the Reif for the last week of camp for a tech week. Marty-Rasmussen
said being in the Reif for the whole camp has really streamlined the process.
in both groups started rehearsing on July 5, and have learned a ton
so far about the world of theatre. All campers are looking forward to
performing for their families, friends, and community members.
campers performing "A Thousand Cranes" said they are
having a blast, and are learning a lot about theatre.
are "learning a lot about history by doing this show."
Grand Rapids Players, Summer Theatre Kids Camp
Kottke said he is learning a lot about history by doing this show.
He expressed interest in World War II history, and found it
interesting to learn about the tragic Japanese side of the story.
general, the campers in "A
Thousand Cranes" are enjoying doing a more serious show. It
is a new thing for them, and it has been very educational.
just like how it's more of a serious play, it has a story with
it," explained camper Morgan Tinquist.
so sentimental," said camper Charli Seelye. "I can't wait
to make the audience cry."
cast of "A Thousand Cranes" is also doing a little
something special. In the show, Sadako folds 1,000 paper cranes in
the hope that her with to live would be granted. Today, people from
all around the world send paper cranes to the Children's Peace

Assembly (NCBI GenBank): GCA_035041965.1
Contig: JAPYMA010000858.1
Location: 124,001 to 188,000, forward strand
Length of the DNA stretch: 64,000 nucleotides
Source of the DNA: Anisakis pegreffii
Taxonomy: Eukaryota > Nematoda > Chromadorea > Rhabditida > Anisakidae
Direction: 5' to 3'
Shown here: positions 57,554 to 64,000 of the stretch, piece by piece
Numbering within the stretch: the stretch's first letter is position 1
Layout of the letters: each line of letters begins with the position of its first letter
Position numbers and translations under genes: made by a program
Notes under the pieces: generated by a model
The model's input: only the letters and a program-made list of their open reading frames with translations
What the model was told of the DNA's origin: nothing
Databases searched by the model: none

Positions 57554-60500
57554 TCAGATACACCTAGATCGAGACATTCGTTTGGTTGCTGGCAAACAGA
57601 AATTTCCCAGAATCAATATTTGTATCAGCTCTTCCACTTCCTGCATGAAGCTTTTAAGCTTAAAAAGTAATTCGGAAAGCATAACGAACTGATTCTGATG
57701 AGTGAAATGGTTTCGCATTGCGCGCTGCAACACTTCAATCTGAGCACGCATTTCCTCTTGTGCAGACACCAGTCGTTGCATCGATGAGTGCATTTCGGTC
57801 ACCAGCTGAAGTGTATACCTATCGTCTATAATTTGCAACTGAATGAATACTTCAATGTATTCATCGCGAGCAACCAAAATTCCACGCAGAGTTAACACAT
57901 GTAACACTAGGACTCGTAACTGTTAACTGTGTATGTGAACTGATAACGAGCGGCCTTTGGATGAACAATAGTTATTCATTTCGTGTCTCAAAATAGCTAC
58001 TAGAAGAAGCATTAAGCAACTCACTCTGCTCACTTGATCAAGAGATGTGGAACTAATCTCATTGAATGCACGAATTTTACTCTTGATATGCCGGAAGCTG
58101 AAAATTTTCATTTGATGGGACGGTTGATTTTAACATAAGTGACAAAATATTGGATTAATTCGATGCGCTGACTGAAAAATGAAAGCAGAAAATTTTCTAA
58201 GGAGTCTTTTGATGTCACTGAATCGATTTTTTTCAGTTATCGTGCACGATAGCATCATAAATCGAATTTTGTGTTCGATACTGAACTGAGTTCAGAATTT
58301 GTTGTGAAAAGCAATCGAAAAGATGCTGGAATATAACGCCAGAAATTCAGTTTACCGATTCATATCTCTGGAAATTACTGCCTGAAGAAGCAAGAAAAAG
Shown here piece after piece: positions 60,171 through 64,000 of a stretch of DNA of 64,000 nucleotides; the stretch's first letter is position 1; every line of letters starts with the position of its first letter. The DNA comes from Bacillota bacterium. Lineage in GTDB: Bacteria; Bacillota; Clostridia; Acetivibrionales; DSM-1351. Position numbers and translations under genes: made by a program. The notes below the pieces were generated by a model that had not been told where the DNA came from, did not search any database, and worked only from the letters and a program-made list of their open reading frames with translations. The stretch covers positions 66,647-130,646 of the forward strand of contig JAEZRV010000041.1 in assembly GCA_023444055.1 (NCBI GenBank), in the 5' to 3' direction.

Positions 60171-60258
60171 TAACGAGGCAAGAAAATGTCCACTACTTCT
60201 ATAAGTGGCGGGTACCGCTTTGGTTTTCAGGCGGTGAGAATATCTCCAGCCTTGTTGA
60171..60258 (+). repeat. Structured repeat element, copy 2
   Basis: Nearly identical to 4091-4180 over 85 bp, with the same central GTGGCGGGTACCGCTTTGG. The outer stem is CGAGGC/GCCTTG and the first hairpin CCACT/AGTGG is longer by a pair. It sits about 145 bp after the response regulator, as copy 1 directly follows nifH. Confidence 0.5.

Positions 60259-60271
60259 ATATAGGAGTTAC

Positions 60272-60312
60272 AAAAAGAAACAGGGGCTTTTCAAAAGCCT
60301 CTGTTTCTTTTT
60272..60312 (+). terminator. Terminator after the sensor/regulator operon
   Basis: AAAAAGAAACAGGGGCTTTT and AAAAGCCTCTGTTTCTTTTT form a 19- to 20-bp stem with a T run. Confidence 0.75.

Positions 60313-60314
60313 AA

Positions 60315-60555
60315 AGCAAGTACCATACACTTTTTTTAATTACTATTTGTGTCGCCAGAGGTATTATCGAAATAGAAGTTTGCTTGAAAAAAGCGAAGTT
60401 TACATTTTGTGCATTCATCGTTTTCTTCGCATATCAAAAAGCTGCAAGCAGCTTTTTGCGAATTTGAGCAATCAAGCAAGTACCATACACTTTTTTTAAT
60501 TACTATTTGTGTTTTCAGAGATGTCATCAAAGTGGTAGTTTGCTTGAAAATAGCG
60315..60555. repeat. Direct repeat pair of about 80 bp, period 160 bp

Monument, located in Hiroshima, Japan. The cast is in the process of
folding 1,000 paper cranes, that they plan on sending to the
monument. This has been an emotional experience for the campers.
the campers and directors are looking forward to the performances in
the Wilcox Theatre. They all hope to see the community there at the
shows. Marty-Rasmussen has faith in all of the campers to perform two
guys are ready," she said, smiling.
Review: A Thousand Cranes
by Studio 52 at Flat Rock Playhouse
Express, Ashville, NC
Thousand Cranes opens
with a stunning Kabuki theater-style dancer, who inhabits the stage
with a silent, flowing grace. The show, at times, delves into
Japanese culture and ritual, and the presence of this Kabuki Lion
Dancer amplifies the differences between our culture and theirs. Sara
Jane Killian performs this role with a poetic flourish.
Thousand Cranes packs an emotional wallop."
Studio 52 Kids fold cranes at
Flat Rock Playhouse, Ashville, NC
opening sequence is a series of vignettes that brings the audience
from the humble lives of those living in Hiroshima to that fateful
day, when the bomb - known as "Little Boy" - dropped from
the Enola Gay bomber and forever altered countless innocent lives.
The opening also includes Travis Pressley as an Enola Gay officer. He
shares the reactions of the airmen who had no idea of the devastating
impact of their duty that day. It is haunting and refreshing to
experience that often-overlooked perspective.
the end of the opening sequence, many audience members were softly
weeping. It packs an emotional wallop. The show pivots to the mundane
day to day lives that the survivors cobble for themselves afterward.
For Sadako, reality is worrying about winning a school relay race and
playing with her friends. The normalization after such a traumatic
event is stark, and reminds us of the innocence of children. But
Sadako's youthful journey is interrupted by Leukemia (which she
develops a full decade years after the bomb decimated her family's